CHICAGO, IL— Source: Ford to invest $400 million in Chicago Assembly Plant, $30 million in Chicago Stamping Plant by Joseph S. Pete

Ford agreed to invest $400 million in the Chicago Assembly Plant and another $30 million in the Chicago Stamping Plant as part of the tentative four-year contract United Auto Workers members are considering now. Calumet Region Ford workers will vote on the proposed contract on Nov. 6 and 7.

The deal includes $8.2 billion in investment at Ford plants, something the UAW pushes for in every contract to gain more job security.

Ford pledged to continue to build the Ford Explorer, the hybrid Ford Explorer, and the Police Interceptor at the far South Side plant at Torrence Avenue. It also agreed to make the Lincoln Aviator there through its planned lifecycle.

The Dearborn, Michigan-based automaker will also pump $30 million into the Chicago Stamping Plant in Chicago Heights, where it will continue to stamp the Explorer, Transit and Super Duty, and the Aviator through its planned lifecycle.

Ford also agreed to invest $900 million in Dearborn Truck, $50 million in Flat Rock Assembly, $1 billion in Kansas City Assembly, $750 million in Kentucky Truck, $1.2 billion in Louisville Assembly, $250 million in Michigan Assembly and $2.1 billion in Ohio Assembly.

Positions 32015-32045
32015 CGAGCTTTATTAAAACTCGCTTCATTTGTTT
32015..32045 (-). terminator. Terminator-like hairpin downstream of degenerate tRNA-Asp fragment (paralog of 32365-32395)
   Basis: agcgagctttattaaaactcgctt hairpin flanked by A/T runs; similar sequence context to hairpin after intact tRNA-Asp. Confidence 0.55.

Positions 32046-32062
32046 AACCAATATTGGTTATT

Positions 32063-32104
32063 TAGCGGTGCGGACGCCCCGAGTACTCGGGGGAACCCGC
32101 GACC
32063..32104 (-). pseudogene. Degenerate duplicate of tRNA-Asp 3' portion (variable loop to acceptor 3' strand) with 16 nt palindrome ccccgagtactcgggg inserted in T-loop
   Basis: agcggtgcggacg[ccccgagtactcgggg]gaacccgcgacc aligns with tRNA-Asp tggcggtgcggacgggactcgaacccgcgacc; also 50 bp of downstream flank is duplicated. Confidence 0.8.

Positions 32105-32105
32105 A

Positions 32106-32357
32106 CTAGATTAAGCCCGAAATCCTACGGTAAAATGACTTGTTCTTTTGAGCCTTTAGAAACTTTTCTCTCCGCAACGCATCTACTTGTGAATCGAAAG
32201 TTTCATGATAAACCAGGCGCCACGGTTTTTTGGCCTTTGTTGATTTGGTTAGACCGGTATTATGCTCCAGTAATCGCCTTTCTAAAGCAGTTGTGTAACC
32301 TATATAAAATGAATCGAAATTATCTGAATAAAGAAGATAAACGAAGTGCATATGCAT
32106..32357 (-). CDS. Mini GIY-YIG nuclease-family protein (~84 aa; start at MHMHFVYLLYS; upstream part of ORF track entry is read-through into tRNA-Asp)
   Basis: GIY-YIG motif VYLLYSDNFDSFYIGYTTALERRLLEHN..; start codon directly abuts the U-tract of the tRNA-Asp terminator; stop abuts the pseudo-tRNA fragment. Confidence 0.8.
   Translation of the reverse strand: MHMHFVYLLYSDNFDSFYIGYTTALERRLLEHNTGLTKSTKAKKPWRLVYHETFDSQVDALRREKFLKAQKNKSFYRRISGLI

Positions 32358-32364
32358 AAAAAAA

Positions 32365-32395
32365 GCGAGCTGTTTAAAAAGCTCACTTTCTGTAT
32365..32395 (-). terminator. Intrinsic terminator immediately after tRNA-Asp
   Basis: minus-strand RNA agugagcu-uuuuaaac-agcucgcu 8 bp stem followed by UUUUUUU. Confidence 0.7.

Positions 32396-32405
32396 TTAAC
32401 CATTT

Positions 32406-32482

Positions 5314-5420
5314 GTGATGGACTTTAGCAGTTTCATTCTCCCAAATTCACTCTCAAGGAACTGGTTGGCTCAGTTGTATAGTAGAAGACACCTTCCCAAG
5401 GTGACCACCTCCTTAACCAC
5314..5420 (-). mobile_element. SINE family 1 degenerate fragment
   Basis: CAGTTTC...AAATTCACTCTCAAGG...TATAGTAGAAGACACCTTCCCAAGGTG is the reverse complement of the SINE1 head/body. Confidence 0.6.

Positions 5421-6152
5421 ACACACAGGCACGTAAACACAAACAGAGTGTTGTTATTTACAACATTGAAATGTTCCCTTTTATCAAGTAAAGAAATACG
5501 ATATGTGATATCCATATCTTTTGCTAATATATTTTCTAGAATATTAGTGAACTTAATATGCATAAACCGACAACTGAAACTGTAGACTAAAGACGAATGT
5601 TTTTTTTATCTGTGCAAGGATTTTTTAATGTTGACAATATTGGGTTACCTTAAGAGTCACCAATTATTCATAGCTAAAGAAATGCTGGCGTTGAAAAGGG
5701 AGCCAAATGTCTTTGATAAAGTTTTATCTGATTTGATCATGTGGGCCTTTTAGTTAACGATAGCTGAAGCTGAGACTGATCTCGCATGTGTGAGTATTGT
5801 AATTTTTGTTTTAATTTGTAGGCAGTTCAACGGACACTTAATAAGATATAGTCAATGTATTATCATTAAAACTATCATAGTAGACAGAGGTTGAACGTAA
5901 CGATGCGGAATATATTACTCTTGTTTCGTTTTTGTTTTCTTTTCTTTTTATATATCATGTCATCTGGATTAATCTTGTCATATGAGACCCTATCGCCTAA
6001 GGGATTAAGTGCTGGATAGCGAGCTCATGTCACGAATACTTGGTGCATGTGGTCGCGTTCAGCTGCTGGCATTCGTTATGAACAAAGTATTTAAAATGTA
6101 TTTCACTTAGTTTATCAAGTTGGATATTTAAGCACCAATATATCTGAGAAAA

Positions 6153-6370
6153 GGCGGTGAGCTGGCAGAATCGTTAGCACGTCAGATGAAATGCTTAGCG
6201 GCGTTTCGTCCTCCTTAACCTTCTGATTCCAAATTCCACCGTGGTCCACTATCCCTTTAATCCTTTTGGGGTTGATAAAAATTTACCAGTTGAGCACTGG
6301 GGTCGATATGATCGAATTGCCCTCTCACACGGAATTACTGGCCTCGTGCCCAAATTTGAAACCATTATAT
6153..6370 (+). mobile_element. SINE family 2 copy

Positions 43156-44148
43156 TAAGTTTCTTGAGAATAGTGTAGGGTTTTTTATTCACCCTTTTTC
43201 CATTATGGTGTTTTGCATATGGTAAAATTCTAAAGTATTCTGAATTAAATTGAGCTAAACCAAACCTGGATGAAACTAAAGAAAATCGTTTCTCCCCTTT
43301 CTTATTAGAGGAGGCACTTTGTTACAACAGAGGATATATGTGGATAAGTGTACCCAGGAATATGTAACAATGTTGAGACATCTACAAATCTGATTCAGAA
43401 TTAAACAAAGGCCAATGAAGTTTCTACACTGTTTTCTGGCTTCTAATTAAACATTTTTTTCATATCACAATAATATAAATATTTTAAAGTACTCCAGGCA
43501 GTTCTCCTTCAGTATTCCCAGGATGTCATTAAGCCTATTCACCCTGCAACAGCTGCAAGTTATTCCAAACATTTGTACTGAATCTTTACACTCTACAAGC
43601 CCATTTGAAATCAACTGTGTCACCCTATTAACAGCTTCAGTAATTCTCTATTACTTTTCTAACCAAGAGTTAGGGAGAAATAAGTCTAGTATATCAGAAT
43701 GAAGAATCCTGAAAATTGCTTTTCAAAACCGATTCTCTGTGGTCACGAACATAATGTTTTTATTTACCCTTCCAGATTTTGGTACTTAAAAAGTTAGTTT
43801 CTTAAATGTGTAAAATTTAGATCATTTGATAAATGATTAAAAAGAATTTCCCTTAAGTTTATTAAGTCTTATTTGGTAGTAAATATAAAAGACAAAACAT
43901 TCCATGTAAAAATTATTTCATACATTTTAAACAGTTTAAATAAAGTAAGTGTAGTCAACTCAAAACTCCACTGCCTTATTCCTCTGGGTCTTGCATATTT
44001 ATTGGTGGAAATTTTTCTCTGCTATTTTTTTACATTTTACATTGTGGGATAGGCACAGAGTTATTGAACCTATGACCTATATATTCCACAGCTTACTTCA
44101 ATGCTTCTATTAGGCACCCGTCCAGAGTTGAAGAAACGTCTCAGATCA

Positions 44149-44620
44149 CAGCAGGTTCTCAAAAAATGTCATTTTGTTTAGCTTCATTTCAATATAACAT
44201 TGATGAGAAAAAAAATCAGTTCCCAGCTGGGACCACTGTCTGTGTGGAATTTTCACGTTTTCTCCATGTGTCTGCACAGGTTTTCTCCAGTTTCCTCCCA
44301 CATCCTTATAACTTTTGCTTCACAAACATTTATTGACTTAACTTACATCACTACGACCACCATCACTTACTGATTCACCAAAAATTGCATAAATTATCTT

It's pumping $20 million into Dearborn Engine, $100 million into Cleveland Engine, $90 million into Lima Engine, $3 million into Woodhaven Forging, $120 million into Livonia Transmission, $230 million into Van Dyke Electric Powertrain Center, $200 million into Rawsonville Components, $130 million into Sterling Axle, $80 million into Buffalo Stamping, $150 million into Dearborn Stamping, $150 million into Dearborn Diversified Manufacturing and $150 million into Woodhaven Stamping.

During the last contract in 2019, Ford pledged to invest $200 million in its nearly century-old Chicago Assembly Plant, originally making T-Model Ford cars and long made the Ford Taurus sedan before focusing on the Explorer. The company no longer makes the Taurus and has given up on most cars in favor of costlier, higher-margin pickup trucks and sport utility vehicles.

Automotive plants are capital-intensive and require massive investments to upgrade the manufacturing equipment and assembly lines, especially when they need to be retooled to make new vehicles. Ford said in 2019 it had invested $1 billion in Chicago Assembly and Chicago Stamping to make the current slate of vehicles produced there.

Region construction firms like Hammond-based Korellis have done some of the work at the sprawling 2.8 million-square-foot plant at 12600 Torrence Avenue. Nearly 5,000 workers, many from Northwest Indiana, work at the 113-acre site nestled amid wetlands, slag piles, factories, and herons stalking in ponds just south of the Calumet River just across the state line on Chicago's Southeast Side.